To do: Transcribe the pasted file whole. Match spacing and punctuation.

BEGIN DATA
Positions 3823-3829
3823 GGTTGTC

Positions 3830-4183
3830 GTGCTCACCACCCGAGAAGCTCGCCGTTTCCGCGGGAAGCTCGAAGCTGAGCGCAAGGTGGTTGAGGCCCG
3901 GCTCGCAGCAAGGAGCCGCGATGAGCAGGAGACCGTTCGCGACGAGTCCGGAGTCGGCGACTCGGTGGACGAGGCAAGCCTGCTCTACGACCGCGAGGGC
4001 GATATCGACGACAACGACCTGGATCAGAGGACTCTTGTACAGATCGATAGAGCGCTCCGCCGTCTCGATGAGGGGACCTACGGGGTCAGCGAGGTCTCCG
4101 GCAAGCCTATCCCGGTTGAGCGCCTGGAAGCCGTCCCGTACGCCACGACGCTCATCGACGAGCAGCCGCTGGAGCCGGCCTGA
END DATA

Positions 3823-3829
3823 GGTTGTC

Positions 3830-4183
3830 GTGCTCACCACCCGAGAAGCTCGCCGTTTCCGCGGGAAGCTCGAAGCTGAGCGCAAGGTGGTTGAGGCCCG
3901 GCTCGCAGCAAGGAGCCGCGATGAGCAGGAGACCGTTCGCGACGAGTCCGGAGTCGGCGACTCGGTGGACGAGGCAAGCCTGCTCTACGACCGCGAGGGC
4001 GATATCGACGACAACGACCTGGATCAGAGGACTCTTGTACAGATCGATAGAGCGCTCCGCCGTCTCGATGAGGGGACCTACGGGGTCAGCGAGGTCTCCG
4101 GCAAGCCTATCCCGGTTGAGCGCCTGGAAGCCGTCCCGTACGCCACGACGCTCATCGACGAGCAGCCGCTGGAGCCGGCCTGA